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Yesterday's Man

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Album Review

It is no coincidence that one of Saltman/Knowles' previous releases was titled It's About the Melody (as opposed to It's Not About the Melody, which was the title of a Betty Carter album from 1992). The acoustic post-bop that bassist Mark Saltman and pianist William Knowles have been providing is, in fact, decidedly melodic — not melodic in a pop-minded, commercial, or overly sentimental way, but melodic nonetheless. And that commitment to melody remains on Yesterday's Man. Melody isn't a mere afterthought on this early-2010 release; it is an essential part of Saltman and Knowles' post-bop vision, and singer Lori Williams-Chisholm obviously shares that vision. She is featured on seven of the album's ten tracks — and whether Williams-Chisholm is embracing lyrics or scatting, she never fails to be soulful and expressive. Like before, Saltman/Knowles emphasize original material; everything on Yesterday's Man was composed by either Saltman or Knowles. From the emphasis on original material to the prominent role that Williams-Chisholm plays, this 58-minute CD pretty much picks up where the group's 2009 release, Return of the Composer, left off. But there is one difference that will jump out at Saltman/Knowles' followers: the addition of steel pan player Victor Provost, who enjoys a fair amount of solo space. An instrument that is mainly identified with calypso, the steel pan has not been a prominent jazz instrument. But it has worked wonders for Andy Narell (jazz's first major voice on the steel pan), and Provost is a welcome addition to a group that already had a lot going for it before his arrival. Yesterday's Man is a winner.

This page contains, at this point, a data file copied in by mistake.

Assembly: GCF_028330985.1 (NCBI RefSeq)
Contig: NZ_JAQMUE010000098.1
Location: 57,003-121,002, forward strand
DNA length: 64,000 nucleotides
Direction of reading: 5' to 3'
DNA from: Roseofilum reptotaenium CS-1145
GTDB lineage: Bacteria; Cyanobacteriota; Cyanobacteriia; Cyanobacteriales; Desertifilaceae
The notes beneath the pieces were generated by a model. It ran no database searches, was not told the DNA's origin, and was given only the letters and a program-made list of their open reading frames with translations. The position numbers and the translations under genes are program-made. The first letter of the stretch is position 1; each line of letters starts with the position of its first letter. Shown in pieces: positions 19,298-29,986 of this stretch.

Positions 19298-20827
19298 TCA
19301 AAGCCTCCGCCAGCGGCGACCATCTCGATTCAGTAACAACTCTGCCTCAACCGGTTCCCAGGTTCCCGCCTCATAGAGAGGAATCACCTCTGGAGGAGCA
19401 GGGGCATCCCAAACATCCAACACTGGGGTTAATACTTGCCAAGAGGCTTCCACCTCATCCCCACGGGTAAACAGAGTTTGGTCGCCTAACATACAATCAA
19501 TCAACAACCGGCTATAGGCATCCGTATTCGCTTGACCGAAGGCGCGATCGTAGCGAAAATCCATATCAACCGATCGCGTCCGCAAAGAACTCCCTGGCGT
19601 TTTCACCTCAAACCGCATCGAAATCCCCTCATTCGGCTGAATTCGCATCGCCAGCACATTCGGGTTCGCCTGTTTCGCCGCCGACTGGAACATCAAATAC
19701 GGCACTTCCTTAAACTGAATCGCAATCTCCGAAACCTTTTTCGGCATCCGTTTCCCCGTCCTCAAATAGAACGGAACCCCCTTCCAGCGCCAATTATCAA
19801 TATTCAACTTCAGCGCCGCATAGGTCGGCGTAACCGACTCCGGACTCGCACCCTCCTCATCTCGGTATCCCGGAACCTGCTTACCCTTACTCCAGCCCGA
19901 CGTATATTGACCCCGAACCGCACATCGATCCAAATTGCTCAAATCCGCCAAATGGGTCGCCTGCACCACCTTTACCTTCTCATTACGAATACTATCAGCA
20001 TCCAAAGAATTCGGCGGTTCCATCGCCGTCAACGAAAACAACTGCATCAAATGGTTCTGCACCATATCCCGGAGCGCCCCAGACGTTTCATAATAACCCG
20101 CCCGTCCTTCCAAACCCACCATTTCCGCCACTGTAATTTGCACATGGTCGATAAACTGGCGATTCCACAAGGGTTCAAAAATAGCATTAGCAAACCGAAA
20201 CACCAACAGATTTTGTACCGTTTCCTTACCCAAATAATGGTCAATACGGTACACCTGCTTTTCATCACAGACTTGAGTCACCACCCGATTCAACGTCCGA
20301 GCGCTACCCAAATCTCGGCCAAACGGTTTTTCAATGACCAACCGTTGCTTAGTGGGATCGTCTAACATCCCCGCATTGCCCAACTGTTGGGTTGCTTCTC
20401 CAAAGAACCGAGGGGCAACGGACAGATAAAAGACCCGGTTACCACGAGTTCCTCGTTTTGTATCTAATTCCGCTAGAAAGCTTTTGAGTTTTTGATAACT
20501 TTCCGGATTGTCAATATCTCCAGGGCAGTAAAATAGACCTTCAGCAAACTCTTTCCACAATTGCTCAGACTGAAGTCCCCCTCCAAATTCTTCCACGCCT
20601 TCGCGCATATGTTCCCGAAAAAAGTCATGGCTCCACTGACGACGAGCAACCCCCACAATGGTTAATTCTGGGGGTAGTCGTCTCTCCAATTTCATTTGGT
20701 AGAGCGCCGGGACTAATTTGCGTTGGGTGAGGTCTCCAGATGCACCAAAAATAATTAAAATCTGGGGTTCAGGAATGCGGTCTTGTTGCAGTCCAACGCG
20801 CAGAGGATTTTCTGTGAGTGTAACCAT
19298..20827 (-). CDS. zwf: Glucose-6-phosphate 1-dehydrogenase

Yesterday's Man, Saltman/Knowles
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